Initial growth is slow and seedlings attain only up to 35 cm in height after 2 years and 2.5 m after 5 years. However, seedlings of columnar ornamental cultivars may reach 60 cm tall in 10 months. Growth is monopodial and trees flower and fruit abundantly in mast fruiting years, but individual trees may flower less profusely in other years as well. The fruits, having a pleasant, sweet-acid flavour, are attractive to birds, which disperse the seeds.
In Madagascar Carallia brachiata occurs in humid evergreen forest from sea-level to 1500 m altitude. In Australia it grows well in open and wet localities, but it can also stand quite dry conditions. In China Carallia brachiata was found to be quite resistant to heavily polluted environments.
Carallia brachiata may be propagated by seed or cuttings. It seems that seed soon loses its viability. In tropical Asia seed had 45% to almost 100% germination in 1–3.5 months. Seedlings may be kept in the nursery for 2 years before being planted out in the field. Young plants are sensitive to drought and tolerate shade; planting in open sites is difficult. Trees coppice well and reproduce freely from root suckers. In India techniques for rapid multiplication of Carallia brachiata by terminal branch cuttings have been developed; they include treatments with a fungicide and growth hormones.
Genetic resources and breeding
Carallia brachiata is widely distributed but nowhere common.
The supply of wood is small due to the scattered occurrence of the trees and their often small size. However, more research on the silvicultural aspects seems worthwhile as the wood is of good quality and utilitarian value. Ornamental cultivars are particularly suited to planting along roads and close to buildings, and deserve more attention. It may be useful for restoration of degraded localities because of its tolerance to pollution.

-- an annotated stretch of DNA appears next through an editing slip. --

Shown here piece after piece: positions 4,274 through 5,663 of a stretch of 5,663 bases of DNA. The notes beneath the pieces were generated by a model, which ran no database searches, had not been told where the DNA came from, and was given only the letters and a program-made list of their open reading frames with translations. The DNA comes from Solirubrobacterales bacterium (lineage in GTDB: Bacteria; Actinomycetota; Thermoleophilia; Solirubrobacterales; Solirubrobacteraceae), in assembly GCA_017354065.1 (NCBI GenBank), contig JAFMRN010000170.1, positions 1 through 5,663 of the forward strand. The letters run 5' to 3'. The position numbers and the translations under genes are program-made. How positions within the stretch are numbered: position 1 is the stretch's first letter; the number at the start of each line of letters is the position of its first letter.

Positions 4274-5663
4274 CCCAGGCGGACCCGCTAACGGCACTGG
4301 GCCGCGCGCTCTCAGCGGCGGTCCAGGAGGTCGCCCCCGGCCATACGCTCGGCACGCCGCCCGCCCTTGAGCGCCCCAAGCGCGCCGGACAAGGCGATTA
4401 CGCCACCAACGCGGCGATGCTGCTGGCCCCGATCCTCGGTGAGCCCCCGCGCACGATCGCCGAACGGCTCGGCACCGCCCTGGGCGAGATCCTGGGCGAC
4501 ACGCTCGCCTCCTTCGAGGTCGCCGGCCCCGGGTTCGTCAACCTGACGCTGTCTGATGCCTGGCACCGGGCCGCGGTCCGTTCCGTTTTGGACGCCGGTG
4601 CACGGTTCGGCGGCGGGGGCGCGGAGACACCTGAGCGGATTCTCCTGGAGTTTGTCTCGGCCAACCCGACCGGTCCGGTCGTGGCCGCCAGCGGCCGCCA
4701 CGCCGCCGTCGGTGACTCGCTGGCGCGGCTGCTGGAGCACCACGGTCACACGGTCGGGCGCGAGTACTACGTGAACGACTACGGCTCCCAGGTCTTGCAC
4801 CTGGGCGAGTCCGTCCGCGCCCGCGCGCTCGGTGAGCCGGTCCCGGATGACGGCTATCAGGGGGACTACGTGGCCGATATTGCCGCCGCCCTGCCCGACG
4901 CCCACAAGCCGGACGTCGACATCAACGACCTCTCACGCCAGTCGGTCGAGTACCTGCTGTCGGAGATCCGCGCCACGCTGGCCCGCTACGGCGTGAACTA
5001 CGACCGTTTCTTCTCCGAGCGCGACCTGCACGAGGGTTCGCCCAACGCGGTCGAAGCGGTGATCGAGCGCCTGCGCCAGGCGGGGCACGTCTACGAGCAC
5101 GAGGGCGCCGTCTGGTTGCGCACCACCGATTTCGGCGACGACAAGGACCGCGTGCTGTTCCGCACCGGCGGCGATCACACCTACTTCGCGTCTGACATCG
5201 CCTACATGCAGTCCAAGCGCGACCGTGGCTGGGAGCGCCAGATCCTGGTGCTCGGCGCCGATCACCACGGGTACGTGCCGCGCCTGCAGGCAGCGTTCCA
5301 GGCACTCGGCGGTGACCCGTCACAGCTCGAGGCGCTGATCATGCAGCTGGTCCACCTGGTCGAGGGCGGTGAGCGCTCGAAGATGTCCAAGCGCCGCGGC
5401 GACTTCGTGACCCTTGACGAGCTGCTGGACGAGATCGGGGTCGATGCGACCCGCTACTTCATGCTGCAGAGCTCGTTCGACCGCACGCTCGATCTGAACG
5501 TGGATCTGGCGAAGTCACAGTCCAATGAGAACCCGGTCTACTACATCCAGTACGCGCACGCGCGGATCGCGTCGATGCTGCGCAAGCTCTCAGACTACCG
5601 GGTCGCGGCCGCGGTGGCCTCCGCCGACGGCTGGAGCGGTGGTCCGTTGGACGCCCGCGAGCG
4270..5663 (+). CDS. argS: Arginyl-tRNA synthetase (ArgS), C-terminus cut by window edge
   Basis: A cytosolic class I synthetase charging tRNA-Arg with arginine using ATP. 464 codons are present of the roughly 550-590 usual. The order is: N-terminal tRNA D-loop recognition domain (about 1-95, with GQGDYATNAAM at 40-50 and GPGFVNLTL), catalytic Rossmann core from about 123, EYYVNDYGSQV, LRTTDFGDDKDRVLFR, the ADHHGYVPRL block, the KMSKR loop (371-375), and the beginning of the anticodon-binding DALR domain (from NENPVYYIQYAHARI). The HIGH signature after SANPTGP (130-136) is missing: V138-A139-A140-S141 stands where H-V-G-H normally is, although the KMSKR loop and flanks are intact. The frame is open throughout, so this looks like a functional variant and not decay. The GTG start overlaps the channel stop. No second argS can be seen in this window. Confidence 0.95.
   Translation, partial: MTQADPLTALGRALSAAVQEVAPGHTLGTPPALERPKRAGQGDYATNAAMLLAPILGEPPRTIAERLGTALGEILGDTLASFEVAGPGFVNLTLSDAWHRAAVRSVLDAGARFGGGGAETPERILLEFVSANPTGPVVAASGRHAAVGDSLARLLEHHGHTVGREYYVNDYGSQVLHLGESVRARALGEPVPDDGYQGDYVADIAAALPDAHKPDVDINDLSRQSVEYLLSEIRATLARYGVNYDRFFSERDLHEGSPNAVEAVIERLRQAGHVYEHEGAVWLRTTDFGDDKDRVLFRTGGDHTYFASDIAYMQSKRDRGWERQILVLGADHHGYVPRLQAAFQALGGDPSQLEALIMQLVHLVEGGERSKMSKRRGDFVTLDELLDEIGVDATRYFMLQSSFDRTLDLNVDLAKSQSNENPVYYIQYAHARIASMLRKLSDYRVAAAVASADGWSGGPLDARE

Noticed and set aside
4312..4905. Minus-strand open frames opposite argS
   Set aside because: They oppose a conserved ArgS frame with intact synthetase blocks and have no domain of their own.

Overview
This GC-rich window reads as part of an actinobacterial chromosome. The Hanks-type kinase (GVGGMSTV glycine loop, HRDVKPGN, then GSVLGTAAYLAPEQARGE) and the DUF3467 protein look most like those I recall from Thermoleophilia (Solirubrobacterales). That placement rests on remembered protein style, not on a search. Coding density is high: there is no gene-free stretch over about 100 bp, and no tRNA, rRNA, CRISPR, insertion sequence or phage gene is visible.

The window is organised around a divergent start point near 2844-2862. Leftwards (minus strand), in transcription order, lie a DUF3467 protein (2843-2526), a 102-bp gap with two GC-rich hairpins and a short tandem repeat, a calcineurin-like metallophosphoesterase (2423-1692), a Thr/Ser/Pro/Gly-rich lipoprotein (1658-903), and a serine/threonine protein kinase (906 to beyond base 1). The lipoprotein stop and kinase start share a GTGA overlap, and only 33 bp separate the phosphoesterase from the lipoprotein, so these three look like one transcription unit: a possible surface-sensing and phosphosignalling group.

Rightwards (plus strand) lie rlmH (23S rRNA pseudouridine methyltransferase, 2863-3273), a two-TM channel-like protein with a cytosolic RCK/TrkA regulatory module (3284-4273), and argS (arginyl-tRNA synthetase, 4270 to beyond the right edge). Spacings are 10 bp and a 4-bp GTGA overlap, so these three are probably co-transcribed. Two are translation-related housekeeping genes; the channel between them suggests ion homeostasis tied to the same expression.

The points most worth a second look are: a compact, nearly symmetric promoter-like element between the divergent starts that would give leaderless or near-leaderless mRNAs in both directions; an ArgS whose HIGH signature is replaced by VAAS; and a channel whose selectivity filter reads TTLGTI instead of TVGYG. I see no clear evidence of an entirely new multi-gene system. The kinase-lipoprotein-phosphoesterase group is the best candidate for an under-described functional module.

Major references
• Arènes, J., 1954. Rhizophoracées (Rhizophoraceae). Flore de Madagascar et des Comores (plantes vasculaires), familles 147–151. Firmin-Didot et cie., Paris, France. 42 pp.
• Ding Hou, 1998. Carallia Roxb. In: Sosef, M.S.M., Hong, L.T. & Prawirohatmodjo, S. (Editors). Plant Resources of South-East Asia No 5(3). Timber trees: Lesser-known timbers. Backhuys Publishers, Leiden, Netherlands. pp. 134–137.
• Schatz, G.E., 2001. Generic tree flora of Madagascar. Royal Botanic Gardens, Kew, Richmond, United Kingdom. 477 pp.
Other references
• Kwan, W.Y. & Whitmore, T.C., 1994. Carallia brachiata cv. Honiara, a beautiful fastigiate ornamental tree. Gardens’ Bulletin Singapore 46(2): 93–98.
• Vijaya, K.R., Murthy, A.R.S. & Srivasuki, K.P., 1993. Rapid multiplication of Carallia brachiata (Lour.) Merr. by terminal branch cuttings. Indian Forester 119(5): 367–370.
R.H.M.J. Lemmens
PROTA Network Office Europe, Wageningen University, P.O. Box 341, 6700 AH Wageningen, Netherlands
Based on PROSEA 5(3): ‘Timber trees: Lesser-known timbers’.

D. Louppe
CIRAD, Département Environnements et Sociétés, Cirad es-dir, Campus international de Baillarguet, TA C-DIR / B (Bât. C, Bur. 113), 34398 Montpellier Cedex 5, France
A.A. Oteng-Amoako
Forestry Research Institute of Ghana (FORIG), University P.O. Box 63, KNUST, Kumasi, Ghana
M. Brink
PROTA Network Office Europe, Wageningen University, P.O. Box 341, 6700 AH Wageningen, Netherlands
General editors
R.H.M.J. Lemmens
PROTA Network Office Europe, Wageningen University, P.O. Box 341, 6700 AH Wageningen, Netherlands
L.P.A. Oyen
PROTA Network Office Europe, Wageningen University, P.O. Box 341, 6700 AH Wageningen, Netherlands
J.R. Cobbinah
Forestry Research Institute of Ghana (FORIG), University P.O. Box 63, KNUST, Kumasi, Ghana
Photo editor
G.H. Schmelzer
PROTA Network Office Europe, Wageningen University, P.O. Box 341, 6700 AH Wageningen, Netherlands

Correct citation of this article:
Lemmens, R.H.M.J., 2005. Carallia brachiata (Lour.) Merr. In: Louppe, D., Oteng-Amoako, A.A. & Brink, M. (Editors). Prota 7(1): Timbers/Bois d’œuvre 1. [CD-Rom]. PROTA, Wageningen, Netherlands.
obtained from
Carlton McLendon, Inc.

wood in transverse section

wood in tangential section

transverse surface of wood